Tri-Valley Hero: Bryan Ware, Thinking outside the crayon box

Danville man receives Environmental Stewardship award for The Crayon Initiative

Bryan Ware of The Crayon Initiative works to melt and mold new crayons from the donation piles. (Photo by Ryan J. Degan)

Clean up the planet and make kids happy: This is the mission of Danville resident Bryan Ware.

It's a mission he has been able to carry out by saving toxic crayons from landfills and safely donating them to sick children in need all across the country with his locally based nonprofit, The Crayon Initiative.

President and founder of The Crayon Initiative, Ware drew inspiration for the idea of the nonprofit while discussing how much being a teacher was going to cost his wife Marissa that year. In 2011, state funding had been cut to her school's art budget, and Ware was brainstorming how to help supply his wife's students with art supplies.

"My wife is a schoolteacher. I grew up in a household of a teacher, and school was not my thing," Ware said, chuckling. "Art was what kept me in school. So that was the jumping off point."

While pondering the problem at hand one night during a dinner out, Ware looked around the restaurant and, seeing a potential solution, he asked, "What happens to these crayons after we leave?"

After taking part in some research, Ware did not like the answers he found.

Due to sanitation concerns, most restaurants are forced to throw out crayons after one use. Sent to landfills, these crayons turn into a toxic waxy sludge that pollute the Earth and never fully biodegrade. According to The Crayon Initiative estimates, every year there are half a million pounds of crayons thrown into landfills.

Founded just four years ago, the initiative has already put quite a dent in this number. While accepting the Tri-Valley Heroes award for Environmental Stewardship last week, Ware announced that the nonprofit had saved more than 200,000 pounds of crayons from being sent to landfills.

Eventually the initiative grew large enough that crayons started coming in from a variety of donors, ranging from corporate fundraisers and schools to individual envelopes sent by students. Ware said they even receive crayons from around the world, including from communities in Canada, Japan and the United Kingdom.

"All around the world they send (crayons) to us because they want to help their environments as well. It's pretty cool to see how the communities in different countries get involved in what we are doing," he said.

After finding that supplying children's hospitals was a more efficient and effective way to provide children in need with art supplies, the initiative has seen incredible growth. In four years Ware has helped provide crayons to over 150,000 patients across 240 children's hospitals throughout the country. In September, the nonprofit officially became a crayon provider to every registered Children's Hospital Association location -- in all 50 states.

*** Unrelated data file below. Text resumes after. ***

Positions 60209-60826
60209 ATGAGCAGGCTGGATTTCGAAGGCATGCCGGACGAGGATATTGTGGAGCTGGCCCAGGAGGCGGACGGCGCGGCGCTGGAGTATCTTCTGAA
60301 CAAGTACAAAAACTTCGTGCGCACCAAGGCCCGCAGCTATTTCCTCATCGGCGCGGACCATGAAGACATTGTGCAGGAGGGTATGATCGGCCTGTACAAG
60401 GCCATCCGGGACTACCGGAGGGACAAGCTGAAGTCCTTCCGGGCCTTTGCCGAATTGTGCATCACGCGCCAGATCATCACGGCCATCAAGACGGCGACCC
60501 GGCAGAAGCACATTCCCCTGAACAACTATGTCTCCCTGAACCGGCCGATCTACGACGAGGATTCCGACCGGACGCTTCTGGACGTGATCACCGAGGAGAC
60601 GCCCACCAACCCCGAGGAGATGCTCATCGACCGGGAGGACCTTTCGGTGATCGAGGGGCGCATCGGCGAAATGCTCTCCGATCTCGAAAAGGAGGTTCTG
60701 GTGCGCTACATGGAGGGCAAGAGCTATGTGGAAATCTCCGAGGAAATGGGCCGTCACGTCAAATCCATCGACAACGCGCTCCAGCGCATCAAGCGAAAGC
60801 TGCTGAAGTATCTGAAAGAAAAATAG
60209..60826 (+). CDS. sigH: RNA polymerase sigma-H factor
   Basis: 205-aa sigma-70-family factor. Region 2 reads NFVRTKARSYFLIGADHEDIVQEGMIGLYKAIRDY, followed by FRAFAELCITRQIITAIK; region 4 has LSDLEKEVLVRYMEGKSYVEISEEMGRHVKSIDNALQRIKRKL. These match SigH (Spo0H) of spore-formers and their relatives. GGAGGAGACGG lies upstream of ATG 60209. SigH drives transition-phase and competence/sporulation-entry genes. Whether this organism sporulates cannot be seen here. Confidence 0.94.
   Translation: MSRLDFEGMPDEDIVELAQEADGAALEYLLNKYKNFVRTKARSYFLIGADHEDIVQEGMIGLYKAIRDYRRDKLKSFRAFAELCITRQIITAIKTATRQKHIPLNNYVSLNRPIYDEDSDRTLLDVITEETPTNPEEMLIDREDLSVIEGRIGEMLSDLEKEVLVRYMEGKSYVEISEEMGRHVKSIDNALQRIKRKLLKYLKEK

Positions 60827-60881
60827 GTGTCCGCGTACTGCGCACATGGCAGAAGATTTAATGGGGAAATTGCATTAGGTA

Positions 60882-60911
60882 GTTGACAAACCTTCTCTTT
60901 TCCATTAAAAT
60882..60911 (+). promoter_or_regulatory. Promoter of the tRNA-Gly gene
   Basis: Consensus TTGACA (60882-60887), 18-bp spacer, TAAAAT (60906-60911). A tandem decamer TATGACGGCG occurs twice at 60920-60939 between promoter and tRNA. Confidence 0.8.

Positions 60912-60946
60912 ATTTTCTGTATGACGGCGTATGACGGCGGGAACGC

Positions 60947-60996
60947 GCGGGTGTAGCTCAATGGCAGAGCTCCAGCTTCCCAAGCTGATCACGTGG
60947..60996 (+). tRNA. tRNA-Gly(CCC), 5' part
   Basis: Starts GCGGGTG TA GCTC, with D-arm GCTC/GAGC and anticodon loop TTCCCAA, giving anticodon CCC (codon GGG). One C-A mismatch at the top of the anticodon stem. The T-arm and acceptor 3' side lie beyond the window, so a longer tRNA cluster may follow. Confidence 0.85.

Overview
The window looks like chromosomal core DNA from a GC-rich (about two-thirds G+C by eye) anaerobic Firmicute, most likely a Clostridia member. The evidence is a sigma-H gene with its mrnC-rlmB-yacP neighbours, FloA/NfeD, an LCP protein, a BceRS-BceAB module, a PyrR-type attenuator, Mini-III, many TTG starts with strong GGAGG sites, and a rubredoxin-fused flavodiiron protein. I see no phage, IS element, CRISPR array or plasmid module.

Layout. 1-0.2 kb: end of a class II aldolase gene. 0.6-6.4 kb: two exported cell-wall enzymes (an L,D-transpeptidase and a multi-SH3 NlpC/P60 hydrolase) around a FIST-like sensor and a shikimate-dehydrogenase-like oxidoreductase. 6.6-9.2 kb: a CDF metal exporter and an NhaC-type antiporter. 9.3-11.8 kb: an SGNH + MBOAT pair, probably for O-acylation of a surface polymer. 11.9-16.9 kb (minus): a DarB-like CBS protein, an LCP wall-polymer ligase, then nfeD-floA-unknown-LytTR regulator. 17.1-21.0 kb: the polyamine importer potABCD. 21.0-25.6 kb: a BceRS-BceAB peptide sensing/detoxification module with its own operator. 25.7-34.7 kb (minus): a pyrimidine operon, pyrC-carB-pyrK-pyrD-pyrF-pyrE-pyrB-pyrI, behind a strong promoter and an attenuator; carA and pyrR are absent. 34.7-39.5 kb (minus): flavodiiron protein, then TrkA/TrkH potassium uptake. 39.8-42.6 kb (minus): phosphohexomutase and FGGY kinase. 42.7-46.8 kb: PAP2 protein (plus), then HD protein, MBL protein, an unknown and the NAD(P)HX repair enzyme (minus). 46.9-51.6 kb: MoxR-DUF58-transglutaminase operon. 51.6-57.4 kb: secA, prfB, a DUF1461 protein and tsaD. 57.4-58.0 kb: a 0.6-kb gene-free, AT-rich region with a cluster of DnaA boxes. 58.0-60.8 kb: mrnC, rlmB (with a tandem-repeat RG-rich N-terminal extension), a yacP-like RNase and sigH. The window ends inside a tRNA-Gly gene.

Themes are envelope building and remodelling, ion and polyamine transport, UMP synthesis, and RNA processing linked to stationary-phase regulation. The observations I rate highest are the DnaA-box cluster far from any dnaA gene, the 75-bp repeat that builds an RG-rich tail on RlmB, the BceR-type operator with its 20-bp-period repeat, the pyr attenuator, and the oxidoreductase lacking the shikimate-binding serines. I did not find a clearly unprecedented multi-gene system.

"The overhead costs go down the more crayons we make in (our Danville) facility, but our logistics go up. That's the big problem with the growth we've been having," he said. "We're doing great, but we are spending more money to cover more ground."

Ensuring that no part of the crayon goes to waste, the crayon's paper wrapping is donated to Duraflame and used in logs as a type of fire starter.

Ever modest, Ware was quick to acknowledge the thousands of volunteers from around the Tri-Valley as the movers and shakers who have made The Crayon Initiative's successes possible.

"We can't do what we are doing without the community," Ware said. "We have 700 to 1,000 individuals who come in to help us every month. It is certainly not just me."

Ware said right now he is staying focused on how to run the initiative in as effective a way as possible, but he acknowledged that there is still plenty of room for the initiative to grow and reach even more communities -- particularly communities overseas.

"(Going international) is definitely in the realm of possibility. There's no plan in terms of how to execute that yet, but it is something on the horizon for us to figure out how to do," Ware said.

Hero FYI

* The first hospital that The Crayon Initiative donated art supplies to was UCSF Medical Center.

* Ware first moved to Danville in the fifth grade and has called the town home ever since.

* According to Ware, the most popular crayon colors the initiative receives are red, blue and green. He says this is most likely due to restaurants providing patrons with a limited number of colors.

* In 1994, he graduated from Cal Poly San Luis Obispo earning a Bachelor of Science in industrial technology with a concentration in management.

* He is also the founder of WareWorks, a local consulting firm that specializes in packaging and product design as well as the manufacturing process.

* Last year, his wife Marissa Ware, a second-grade teacher at John Baldwin Elementary in Danville, was selected as Contra Costa County Teacher of the Year and advanced to the California Teacher of the Year finals in Sacramento.

* The Crayon Initiative is located at 155 Railroad Ave. Suite E in downtown Danville. For more information, visit

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